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Posted by : cj on Monday, December 06, 2004 - 11:14 AM

Inta's is located at 157 W. Ontario, for directions, call 312.664.6880. 21 & up.
The first Southside venue I decided to review isn't actually located on the Southside. And if you looked at this place, which resides in the same area as Magnum's, Hard Rock Cafe, and the Rainforest Cafe, you'd swear that the last thing jumpin' off on a Sunday night was poetry. Inta's, however, is a complete study in contrasts. Valet for poets, rockin' leather jackets, cell phones, and SUV's? Welcome to the 90's. Now before you write Inta's off as another trendy rip-off of real culture, let me tell you that the glossy appearance is just that. The poets that grace this stage are some of the hardest-hitting, brain-crunching wordmasters I have ever heard.

Inta's is dark and sumptuous, with round, smooth columns, and a curving stairway, and that's just the foyer! Once you get inside, you'll see small tables and two walls of the room taken up with huge, circular booths. There's a DJ booth, plus a full-service bar and candles and incense on every table.

The feeling of this open mic is very intimate and pure jazz. The audience is very respectful of the poets onstage and there's a lot of audience participation. One of the coolest things about reading here is that people will give you feedback as you read, letting you know that they're really listening to what you're saying and not just clapping when it's over. Also, several poets who come up ask for what's known as a "clap check," designed to pump up the energy, if the audience seems too quiet.

Hosting the festivities are Malik Yusef, who I didn't get to see a lot of, and J. Ivy, a very popular poet who can always get the crowd going. J is one of the rare hosts I've seen who feels very comfortable onstage and therefore can take a chance comically AND make it work. He puts everyone in the room at ease and attempts to knock down the fourth-wall that many entertainers hide behind.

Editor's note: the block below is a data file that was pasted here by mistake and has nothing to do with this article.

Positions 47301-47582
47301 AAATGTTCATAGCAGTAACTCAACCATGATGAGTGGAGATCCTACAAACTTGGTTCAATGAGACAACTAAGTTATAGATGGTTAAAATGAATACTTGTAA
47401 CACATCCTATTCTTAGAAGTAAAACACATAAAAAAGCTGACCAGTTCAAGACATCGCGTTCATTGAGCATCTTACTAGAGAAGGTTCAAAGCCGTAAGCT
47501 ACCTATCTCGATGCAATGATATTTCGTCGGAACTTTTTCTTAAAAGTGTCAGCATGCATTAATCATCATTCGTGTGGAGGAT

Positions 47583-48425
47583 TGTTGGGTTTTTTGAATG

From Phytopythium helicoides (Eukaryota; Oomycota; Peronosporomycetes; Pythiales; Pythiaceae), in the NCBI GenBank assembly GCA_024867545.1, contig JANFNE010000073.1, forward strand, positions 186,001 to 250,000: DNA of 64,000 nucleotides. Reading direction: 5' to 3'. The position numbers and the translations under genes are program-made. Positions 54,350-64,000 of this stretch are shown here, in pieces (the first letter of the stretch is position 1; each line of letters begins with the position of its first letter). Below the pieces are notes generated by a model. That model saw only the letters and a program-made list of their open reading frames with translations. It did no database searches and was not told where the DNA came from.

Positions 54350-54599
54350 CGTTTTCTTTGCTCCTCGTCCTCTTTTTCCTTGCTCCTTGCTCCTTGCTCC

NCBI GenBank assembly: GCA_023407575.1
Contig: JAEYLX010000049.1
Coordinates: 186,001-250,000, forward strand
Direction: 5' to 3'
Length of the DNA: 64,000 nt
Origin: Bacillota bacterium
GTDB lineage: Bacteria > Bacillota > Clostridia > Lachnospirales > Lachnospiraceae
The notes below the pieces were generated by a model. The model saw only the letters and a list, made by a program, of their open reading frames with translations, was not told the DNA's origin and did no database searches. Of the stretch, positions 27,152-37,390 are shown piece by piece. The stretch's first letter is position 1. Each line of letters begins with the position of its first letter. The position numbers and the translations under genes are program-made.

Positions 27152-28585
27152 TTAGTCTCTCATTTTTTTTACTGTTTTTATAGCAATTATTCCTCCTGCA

Another element that sets Inta's apart is the band behind every poet. I know other open mics use bands, but Mark Stampley and Eclipse of the Moon are exceptional in this capacity. They don't play, at the poet's request, and they interact with the host and poets also. So, when a poet gets up there, oft times it sounds like they've rehearsed with the band, when in fact (like when I got up there) they just met that night.

Overall, Inta's is a cool spot. For poets who like to perform raw or who like simplicity in terms of where they perform will probably not like this place. It definitely feels more like a club atmosphere instead of a poetry reading. For anyone who digs poetry as entertainment as well as a cultural and artistic movement would enjoy it. The most important about Inta's is that it makes poetry more accessible to a wider audience. A lot of people who don't go to readings come here and find that they like what they see and hear. Anything that brings the positive aspects of poetry to the masses is definitely alright with me.

The set at Inta's is long, starting at 7pm and going as late as 1 or 2 in the morning. And if you want to read, getting there at 7 or before is a VERY good idea. I got there at 8 one night and they told me I wouldn't read until after midnight. Also, the cover is steep. $10 for non-reading people and $5 for reading poets.

--Nikki Patin

Hearken the Age of Revolutionary Spirit

Jazz 'n Java
3428 S. Martin Luther King Drive
Open Mic-Wednesday Nights
List opens at 7pm
$2 for everyone

Reviewed By Nicole A. Patin

The name Jazz 'n Java connotes images of blue lights swirled in a smoky haze, chilled-back artists in black turtlenecks, sipping cappucinos, smoking long, thin cigarettes with unpronounceable names, all the while scribbling furiously in a little black notebook. Let me just take a sledgehammer to all of that RIGHT NOW.

Jazz 'n Java, located on the near South Side of Chicago, feels more like a secret underground revolutionary refuge rather than an obvious spot for the notably pretentious. I'd have to say that the best aspect of this place is the fact that most of the regular performers at this open mic. have also been regular performers here for the past few years. Usually, when you come into an atmosphere that has an established list of open mic. performers, there is a feeling of exclusion, of not being part of the family It's different at Jazz 'n Java. There is a very warm familial atmosphere that, strangely enough, does not diminish the strength of the poets.

A lot of the same poets who read at Jazz 'n Java also read at Inta's, but the two venues are a study in contrasts. Inta's is the poetspace of the millennium, while Jazz 'n Java hearkens back to an age of revolutionary spirit that was borne out of that lifestyle, not necessarily the current trend. There is a comfort level in the brownstone basement that poets come to in order to seek refuge, that intellectuals frequent for discussion and chess matches, and that ordinary folk visit for good food, good friends, and perhaps a good book. The open mic vibe embodies all of these descriptions, plus an openness rarely found in other open mics, which are somewhat mired in ego and endless competition.